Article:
Evanston’s budget officials say the city’s general fund — flush with cash now — faces sharply higher costs in future years that threaten to wipe out any surplus.
At a City Council Finance and Budget Committee meeting Tuesday night, alders — some of whom recently had been almost giddy at the prospect of being able to spend more money on favorite programs — got the bad news from CFO Hitesh Desai and Budget Manager Clayton Black.
While the city’s general fund revenue is expected to exceed expenditures by $7 million this year — personnel costs are expected to increase sharply next year.
The city is negotiating new contracts for all unionized city workers and received a consultant’s compensation report this week that concluded a sizable number of employees are underpaid and that the city needs to add at least 15 new workers to fill key vacancies.
The budget team projects that the city could fall below its established general fund reserve level by 2025.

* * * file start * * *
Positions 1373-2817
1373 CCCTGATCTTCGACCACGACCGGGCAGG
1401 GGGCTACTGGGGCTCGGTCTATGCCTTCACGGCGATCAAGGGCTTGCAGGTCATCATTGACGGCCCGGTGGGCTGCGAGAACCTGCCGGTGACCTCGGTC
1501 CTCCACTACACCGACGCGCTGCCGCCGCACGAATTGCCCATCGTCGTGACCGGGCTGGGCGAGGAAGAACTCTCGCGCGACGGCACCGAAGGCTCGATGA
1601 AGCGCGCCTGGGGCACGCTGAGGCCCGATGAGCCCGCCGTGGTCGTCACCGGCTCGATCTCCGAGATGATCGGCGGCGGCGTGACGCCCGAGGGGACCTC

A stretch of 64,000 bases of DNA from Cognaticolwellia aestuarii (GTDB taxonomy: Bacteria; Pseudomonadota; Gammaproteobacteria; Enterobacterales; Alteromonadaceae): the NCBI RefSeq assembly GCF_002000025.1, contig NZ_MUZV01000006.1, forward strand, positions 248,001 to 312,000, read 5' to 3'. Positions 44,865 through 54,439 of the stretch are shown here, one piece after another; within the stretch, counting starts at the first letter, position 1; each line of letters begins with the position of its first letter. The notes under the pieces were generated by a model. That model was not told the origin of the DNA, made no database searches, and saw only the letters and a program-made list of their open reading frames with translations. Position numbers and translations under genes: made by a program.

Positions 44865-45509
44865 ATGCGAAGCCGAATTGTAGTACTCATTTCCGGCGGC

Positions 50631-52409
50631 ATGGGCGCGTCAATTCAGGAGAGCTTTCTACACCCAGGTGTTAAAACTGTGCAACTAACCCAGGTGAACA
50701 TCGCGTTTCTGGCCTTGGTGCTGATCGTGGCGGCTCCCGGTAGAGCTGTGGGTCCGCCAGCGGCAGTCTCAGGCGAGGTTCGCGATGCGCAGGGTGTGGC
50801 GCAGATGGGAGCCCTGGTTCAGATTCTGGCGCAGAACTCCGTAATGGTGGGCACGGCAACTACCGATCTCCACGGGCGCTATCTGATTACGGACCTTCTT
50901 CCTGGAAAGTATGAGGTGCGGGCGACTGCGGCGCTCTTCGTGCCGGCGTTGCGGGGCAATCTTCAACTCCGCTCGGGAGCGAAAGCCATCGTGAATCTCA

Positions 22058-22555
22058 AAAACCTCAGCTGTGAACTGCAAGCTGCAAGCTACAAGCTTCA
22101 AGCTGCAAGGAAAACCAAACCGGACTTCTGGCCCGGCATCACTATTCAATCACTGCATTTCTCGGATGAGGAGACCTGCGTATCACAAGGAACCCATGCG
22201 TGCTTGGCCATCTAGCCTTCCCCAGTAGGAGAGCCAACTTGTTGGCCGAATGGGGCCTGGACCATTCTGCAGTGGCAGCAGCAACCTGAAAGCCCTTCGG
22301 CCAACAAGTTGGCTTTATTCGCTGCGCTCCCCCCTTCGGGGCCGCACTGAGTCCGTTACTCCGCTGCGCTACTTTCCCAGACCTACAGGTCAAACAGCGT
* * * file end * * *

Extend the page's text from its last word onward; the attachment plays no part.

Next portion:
That projection is based on expenses growing by 3% per year while revenues except property taxes increase by 2%. Council members have expressed a desire to not increase property tax levies.
Desai noted that many nearby communities set aside substantially higher general fund reserves than the two months of general fund spending required by Evanston’s current policy.
Committee Chair David Livingston said it’s good that the actual reserves are high now — but the city should adopt a higher reserve target.
“Those negative numbers” projected for future years “cannot happen,” Livingston said, adding that the city needs to come up solutions to “make sure we don’t walk into a structural deficit.”
He also suggested that the committee’s next meeting, on Oct. 11, should focus on pension costs and those proposed staffing additions.
That meeting will also occur just one day after city staff is scheduled to release its proposed 2023 city budget.